Clamshell dynamically accommodating
Bacterial genomes encode multiple distinct ABC importers to facilitate the acquisition of essential nutrients such as sugars, amino acids, vitamins, compatible solutes, and metal ions (Higgins, 1992; Davidson et al., 2008).Many ABC importers can transport more than one type of substrate molecule using high-affinity interactions between SBPs and transported ligands (herein termed cognate substrates) (Berntsson et al., 2010).Bending and unbending of the hinge region brings the two lobes together (closed conformation) or apart (open conformation), respectively.Crystallographic analyses show that the amount of opening varies between different SBPs; the lobe-movements observed range from small rearrangements as in the Type II SBP Btu F (Karpowich et al., 2003), to complete reorientation of both lobes by angles as large as 60° in the Type I SBP Liv J (Trakhanov et al., 2005).
Thus, it is assumed that the conformational switching of the SBPs enables the ABC transporter to allosterically sense the loading state of the SBP-ligand complex (‘translocation competency’), thereby contributing to transport specificity (Davidson et al., 2008; Quiocho and Ledvina, 1996).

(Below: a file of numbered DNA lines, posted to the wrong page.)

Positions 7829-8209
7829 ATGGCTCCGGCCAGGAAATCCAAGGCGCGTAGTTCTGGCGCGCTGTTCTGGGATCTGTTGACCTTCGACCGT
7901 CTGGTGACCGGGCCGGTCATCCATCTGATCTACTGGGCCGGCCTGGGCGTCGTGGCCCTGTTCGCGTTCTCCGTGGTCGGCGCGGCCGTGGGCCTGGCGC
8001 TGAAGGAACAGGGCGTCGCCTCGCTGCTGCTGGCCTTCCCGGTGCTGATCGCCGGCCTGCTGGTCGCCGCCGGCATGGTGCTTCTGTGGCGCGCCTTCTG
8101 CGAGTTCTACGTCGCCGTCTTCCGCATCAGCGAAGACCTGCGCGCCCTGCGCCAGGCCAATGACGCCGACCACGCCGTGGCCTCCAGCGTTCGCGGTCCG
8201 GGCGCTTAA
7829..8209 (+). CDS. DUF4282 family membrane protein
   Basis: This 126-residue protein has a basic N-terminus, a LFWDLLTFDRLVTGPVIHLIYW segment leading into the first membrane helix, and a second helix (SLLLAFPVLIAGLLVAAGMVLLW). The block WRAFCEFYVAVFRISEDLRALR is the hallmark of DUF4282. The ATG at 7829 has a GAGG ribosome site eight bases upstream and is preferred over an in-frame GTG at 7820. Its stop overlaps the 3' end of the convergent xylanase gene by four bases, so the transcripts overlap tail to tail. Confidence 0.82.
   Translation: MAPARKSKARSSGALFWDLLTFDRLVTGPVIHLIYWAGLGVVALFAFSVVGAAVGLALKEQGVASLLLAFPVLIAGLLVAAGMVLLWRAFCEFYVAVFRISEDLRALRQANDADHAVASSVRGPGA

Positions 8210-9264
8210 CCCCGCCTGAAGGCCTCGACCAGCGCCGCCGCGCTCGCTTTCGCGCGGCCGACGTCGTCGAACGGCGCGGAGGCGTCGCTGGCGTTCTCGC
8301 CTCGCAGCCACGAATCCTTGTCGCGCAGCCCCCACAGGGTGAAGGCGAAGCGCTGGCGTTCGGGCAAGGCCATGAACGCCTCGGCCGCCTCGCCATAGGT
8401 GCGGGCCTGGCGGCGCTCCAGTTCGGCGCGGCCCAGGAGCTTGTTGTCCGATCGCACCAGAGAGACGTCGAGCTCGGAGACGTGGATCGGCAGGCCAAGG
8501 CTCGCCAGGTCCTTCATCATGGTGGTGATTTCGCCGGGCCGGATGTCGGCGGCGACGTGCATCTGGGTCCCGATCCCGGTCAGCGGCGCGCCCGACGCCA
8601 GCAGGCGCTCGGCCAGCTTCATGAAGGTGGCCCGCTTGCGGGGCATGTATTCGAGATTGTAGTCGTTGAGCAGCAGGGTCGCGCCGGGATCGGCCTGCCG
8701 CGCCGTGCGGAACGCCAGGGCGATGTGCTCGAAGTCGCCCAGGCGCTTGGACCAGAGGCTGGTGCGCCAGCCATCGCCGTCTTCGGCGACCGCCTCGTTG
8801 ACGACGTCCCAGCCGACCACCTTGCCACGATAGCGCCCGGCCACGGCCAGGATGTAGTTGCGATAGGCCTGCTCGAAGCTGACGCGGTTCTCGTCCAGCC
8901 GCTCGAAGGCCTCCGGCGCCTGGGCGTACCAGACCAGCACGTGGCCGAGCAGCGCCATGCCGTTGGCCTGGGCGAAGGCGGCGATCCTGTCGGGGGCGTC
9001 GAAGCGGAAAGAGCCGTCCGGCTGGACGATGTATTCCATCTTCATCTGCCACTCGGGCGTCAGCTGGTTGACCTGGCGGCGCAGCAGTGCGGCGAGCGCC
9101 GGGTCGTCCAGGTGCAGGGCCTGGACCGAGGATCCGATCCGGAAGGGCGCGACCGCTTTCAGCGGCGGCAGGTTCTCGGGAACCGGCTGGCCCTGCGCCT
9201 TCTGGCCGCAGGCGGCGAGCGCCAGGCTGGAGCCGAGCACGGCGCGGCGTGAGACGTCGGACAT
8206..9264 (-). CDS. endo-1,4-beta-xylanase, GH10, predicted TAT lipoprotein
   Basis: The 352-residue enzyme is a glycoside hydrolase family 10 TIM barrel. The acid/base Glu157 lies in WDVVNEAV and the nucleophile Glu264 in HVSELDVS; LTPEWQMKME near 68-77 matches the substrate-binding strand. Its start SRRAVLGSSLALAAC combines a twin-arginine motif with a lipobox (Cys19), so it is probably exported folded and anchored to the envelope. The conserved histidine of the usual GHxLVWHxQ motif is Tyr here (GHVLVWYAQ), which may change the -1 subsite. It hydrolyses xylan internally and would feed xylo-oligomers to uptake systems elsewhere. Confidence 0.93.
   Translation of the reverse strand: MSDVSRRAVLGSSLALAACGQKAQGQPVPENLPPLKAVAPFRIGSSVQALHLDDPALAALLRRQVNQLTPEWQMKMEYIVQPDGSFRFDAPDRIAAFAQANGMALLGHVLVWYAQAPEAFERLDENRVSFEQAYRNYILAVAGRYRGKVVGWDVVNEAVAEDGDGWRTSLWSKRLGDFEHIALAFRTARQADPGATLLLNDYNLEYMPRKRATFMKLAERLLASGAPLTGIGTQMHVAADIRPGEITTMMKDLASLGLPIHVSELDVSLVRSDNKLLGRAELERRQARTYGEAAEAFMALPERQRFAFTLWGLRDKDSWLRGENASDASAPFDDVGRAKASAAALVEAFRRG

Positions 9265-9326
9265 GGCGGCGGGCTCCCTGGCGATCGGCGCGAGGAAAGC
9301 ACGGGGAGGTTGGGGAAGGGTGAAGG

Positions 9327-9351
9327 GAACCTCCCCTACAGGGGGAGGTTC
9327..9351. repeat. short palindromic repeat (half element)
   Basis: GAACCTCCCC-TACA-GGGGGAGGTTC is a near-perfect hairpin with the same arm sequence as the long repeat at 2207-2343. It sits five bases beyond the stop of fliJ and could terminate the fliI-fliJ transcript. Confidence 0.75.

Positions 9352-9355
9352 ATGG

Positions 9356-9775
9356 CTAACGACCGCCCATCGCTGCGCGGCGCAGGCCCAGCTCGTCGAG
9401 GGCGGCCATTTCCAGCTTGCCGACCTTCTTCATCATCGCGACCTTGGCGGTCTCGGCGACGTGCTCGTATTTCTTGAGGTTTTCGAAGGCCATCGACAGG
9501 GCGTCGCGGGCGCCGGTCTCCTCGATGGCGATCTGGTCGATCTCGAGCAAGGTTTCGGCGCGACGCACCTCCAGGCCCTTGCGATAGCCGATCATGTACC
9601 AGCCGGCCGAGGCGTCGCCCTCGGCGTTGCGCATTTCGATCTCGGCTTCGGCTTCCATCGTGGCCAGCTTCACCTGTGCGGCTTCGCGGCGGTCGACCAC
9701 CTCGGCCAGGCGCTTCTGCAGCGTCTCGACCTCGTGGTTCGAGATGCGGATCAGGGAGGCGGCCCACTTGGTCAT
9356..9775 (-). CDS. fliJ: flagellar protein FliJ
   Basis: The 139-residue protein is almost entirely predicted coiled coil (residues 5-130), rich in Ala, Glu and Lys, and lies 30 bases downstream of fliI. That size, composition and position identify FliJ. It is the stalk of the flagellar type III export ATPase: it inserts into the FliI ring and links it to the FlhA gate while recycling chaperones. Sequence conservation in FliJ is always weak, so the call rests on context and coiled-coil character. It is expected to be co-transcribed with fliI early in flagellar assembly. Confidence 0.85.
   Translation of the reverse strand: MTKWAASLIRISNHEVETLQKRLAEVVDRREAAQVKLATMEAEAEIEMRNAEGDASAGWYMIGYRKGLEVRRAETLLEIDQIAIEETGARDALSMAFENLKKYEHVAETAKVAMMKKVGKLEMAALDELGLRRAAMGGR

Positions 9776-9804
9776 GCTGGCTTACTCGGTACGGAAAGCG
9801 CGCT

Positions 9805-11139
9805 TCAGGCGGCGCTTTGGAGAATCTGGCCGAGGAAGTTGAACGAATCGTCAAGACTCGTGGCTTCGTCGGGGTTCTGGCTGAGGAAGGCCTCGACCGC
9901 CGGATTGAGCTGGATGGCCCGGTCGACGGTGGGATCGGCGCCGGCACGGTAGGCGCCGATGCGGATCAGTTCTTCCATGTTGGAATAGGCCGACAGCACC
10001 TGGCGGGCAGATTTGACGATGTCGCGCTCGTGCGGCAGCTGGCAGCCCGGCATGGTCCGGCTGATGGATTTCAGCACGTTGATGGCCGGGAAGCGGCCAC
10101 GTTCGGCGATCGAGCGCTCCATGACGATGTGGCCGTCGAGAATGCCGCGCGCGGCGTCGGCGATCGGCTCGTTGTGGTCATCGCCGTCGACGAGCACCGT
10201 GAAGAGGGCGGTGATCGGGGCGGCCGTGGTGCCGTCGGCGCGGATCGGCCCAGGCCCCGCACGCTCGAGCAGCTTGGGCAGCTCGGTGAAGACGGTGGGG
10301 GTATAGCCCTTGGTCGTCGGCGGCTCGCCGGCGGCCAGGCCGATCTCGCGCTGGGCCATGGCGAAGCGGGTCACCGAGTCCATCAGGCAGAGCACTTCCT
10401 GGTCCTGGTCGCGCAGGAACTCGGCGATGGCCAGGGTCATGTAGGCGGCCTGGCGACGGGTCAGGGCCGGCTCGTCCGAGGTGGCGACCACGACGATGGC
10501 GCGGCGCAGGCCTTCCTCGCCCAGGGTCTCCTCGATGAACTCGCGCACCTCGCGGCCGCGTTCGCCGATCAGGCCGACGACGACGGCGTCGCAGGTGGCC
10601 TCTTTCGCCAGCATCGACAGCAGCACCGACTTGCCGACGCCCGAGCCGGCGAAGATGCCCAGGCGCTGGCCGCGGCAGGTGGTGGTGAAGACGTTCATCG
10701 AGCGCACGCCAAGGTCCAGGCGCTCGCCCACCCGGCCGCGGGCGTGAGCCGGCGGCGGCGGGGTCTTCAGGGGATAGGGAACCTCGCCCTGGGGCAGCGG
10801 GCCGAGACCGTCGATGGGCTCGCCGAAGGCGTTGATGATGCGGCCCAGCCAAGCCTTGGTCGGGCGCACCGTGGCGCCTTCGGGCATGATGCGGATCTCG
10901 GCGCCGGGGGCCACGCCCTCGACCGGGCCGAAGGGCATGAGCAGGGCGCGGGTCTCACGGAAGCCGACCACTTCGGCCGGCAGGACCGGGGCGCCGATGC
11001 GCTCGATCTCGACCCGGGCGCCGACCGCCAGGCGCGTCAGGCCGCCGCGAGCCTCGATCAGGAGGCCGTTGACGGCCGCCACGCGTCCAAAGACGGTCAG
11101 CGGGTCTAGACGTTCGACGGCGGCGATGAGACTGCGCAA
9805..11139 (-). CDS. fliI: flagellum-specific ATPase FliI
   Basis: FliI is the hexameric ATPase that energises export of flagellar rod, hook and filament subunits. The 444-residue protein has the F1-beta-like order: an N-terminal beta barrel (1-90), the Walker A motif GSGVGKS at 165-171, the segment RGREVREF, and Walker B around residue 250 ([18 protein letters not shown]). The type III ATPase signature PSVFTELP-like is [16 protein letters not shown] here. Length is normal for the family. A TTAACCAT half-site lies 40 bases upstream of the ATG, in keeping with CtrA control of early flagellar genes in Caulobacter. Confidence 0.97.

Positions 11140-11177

ABC importers that employ SBPs can be subdivided as Type I or Type II based on structural and mechanistic distinctions (Locher, 2016; Swier et al., 2016).
A unifying feature of the transport mechanism of Type I and Type II ABC importers is the binding and delivery of substrate from a dedicated SBP to the translocator unit for import into the cytoplasm.
Intriguingly, in some cases, similar SBP conformations are formed by both transported and non-transported ligands.
In this case, the inability for transport arises from slow opening of the SBP or the selectivity provided by the translocator.
Search for clamshell dynamically accommodating:
Such findings suggest that only SBPs which adopt the closed conformation can productively interact with the translocator and initiate transport.